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What Mysteries Are Inside This Abandoned Mansion of a Reclusive Heiress?

Bellosguardo opens its gilded doors to the public for the first time.

Heiress, painter, and philanthropist Huguette Clark lived the popular French saying: Pour vivre heureux, vivons cachés. To live happily, live hidden.The daughter of one of the wealthiest magnates of the Gilded Age, she was born into unimaginable wealth. But despite her seemingly endless fortune, she spent the last 20 years of her life as a hermit, choosing to live in a private hospital instead of in her magnificent mansions.

Clark’s opulent, 21,000-square-foot summer mansion, which sits atop one a prime slice of California real estate–a bluff overlooking East Beach in Santa Barbara–sat untouched, frozen in time, since the day Clark last visited in 1953.

In 2023, however, the mansion reopened its grand doors to visitors looking to learn more about Huguette, a woman who embodied the sad little rich girl stereotype when she gave up on public life and became a storied recluse.

When Huguette Marcelle Clark was born on June 9, 1906, in Paris, France, her father, William A. Clark (1839–1925), had already amassed his incredible fortune. Known as the “Copper King,” he owned copper mines, electric power companies, newspapers, and railroad lines.

When he died in March 1925, his millions were divided equally among his five surviving children. Huguette, his youngest child, later received a bonus inheritance: Bellosguardo, “beautiful lookout,” a gem of a mansion built by her mother, Anna Clark, in 1936.

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LA Light Photo/Todd Goodman, courtesy of Visit Santa Barbara

In the Victorian era, Santa Barbara established itself as a spa resort destination 90 miles north of Los Angeles on California’s central coast. Then came the early film stars, who set up camp in the town that set the stage for the world’s largest silent movie studio, Flying A Studios. These early visitors noted the Côte d’Azur feel of the seaside gem—its mild, sunny weather, stunning mountain backdrop, pristine stretch of oceanfront, and incredible wine produced in the mountains and valleys just outside town—and gave it the moniker America’s Riviera. Today, downtown Santa Barbara’s Spanish Colonial Revival and Mediterranean Revival architecture sets the historic city apart from other California coastal cities.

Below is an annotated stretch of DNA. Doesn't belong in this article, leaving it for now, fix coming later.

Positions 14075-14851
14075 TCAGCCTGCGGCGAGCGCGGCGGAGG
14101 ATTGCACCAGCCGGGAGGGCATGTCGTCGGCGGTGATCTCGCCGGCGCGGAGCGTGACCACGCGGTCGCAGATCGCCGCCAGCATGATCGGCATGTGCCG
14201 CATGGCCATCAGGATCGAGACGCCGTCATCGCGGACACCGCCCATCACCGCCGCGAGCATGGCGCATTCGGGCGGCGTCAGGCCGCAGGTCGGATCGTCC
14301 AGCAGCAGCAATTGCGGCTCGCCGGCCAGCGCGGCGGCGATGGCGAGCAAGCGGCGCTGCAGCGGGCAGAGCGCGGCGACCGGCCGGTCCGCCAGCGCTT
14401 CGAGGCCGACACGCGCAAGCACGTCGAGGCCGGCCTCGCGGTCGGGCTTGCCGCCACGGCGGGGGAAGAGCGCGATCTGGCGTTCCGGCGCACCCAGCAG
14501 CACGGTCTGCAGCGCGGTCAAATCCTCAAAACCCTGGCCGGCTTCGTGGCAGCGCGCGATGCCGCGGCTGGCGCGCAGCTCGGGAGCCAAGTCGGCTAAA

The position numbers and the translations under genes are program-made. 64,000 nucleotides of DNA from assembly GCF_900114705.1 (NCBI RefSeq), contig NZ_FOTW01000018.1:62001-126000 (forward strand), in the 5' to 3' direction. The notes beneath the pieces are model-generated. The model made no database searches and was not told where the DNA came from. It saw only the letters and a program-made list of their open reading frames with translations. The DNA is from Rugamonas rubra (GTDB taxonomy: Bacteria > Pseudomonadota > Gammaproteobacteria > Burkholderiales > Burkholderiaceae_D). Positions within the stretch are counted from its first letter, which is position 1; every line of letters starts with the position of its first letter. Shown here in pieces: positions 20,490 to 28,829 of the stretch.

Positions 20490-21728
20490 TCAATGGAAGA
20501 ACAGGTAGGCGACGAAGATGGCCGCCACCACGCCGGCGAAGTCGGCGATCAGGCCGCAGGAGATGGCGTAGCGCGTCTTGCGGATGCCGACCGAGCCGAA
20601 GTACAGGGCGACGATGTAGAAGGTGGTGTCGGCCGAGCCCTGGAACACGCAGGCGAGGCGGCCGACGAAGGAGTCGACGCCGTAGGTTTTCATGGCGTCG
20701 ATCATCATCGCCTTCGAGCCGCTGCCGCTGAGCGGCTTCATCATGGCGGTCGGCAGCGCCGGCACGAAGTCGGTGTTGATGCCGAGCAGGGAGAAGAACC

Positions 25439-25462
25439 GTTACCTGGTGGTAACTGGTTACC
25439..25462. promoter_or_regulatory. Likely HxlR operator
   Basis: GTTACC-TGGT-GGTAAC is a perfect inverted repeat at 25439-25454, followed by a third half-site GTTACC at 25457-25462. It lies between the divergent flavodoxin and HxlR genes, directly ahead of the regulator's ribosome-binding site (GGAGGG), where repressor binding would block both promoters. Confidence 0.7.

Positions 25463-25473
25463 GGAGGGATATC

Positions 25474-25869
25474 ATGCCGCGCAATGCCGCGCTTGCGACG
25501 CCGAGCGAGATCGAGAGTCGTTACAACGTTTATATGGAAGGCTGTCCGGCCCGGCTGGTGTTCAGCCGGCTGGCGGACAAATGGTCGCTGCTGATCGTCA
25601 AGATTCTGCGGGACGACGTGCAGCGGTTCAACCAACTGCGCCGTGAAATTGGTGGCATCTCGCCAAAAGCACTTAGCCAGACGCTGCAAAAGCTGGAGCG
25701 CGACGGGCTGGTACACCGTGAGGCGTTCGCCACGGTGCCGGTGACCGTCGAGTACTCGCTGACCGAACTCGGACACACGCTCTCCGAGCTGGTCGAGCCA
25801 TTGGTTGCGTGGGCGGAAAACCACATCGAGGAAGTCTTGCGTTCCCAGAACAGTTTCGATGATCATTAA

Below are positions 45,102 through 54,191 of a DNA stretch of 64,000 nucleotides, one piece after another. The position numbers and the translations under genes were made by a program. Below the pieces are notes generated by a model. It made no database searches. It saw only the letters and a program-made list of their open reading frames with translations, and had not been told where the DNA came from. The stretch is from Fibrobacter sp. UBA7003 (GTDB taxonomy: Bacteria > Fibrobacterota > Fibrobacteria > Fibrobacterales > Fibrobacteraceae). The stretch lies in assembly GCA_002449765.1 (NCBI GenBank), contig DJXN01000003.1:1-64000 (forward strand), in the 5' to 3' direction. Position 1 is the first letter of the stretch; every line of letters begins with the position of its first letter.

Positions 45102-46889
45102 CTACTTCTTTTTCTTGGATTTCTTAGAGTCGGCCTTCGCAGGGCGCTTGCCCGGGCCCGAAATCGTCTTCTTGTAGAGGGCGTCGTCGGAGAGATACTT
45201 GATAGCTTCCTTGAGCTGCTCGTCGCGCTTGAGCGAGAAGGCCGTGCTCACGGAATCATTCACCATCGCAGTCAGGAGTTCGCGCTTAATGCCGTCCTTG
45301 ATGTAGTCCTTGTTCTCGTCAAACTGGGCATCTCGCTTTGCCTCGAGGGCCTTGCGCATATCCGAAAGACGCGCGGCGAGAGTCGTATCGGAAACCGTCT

Pasadena-based architect Reginald Johnson designed Bellosguardo with the 18th-century French Riviera in mind. (Johnson is the same architect who designed another contested area property, the Santa Barbara Biltmore). Featuring 27 rooms, including a music room reverberating with Huguette’s two grand pianos and harp and a library packed with leather-bound books, the lavish interior dazzles with intricately carved wood accents, ornately painted ceilings, and sparkling crystal chandeliers.  

Huguette married, but the romance was short-lived. After just one year, she divorced her husband, William MacDonald Gower, in 1930. Huguette moved back in with her mother, and though the pair spent most of their time at their primary residence on Fifth Avenue in New York City, Bellosguardo was their getaway of choice.